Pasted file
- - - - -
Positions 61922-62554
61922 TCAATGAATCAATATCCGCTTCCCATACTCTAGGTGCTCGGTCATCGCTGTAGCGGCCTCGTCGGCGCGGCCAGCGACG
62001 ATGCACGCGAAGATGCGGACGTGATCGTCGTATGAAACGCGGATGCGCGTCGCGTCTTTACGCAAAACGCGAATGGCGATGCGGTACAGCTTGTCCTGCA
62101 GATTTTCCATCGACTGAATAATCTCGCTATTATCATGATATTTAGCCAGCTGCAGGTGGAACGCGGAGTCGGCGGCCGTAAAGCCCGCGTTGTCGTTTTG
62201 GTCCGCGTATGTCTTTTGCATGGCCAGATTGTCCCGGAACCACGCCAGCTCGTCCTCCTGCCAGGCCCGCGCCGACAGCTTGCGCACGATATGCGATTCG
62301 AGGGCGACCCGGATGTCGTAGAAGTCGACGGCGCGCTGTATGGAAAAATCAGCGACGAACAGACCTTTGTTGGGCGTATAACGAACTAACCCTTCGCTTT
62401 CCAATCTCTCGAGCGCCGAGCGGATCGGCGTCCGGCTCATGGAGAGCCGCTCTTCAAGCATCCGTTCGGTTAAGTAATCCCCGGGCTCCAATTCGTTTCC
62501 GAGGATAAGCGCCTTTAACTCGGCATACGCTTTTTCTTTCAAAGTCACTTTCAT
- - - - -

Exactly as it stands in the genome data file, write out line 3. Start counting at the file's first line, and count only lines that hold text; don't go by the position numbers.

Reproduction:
62001 ATGCACGCGAAGATGCGGACGTGATCGTCGTATGAAACGCGGATGCGCGTCGCGTCTTTACGCAAAACGCGAATGGCGATGCGGTACAGCTTGTCCTGCA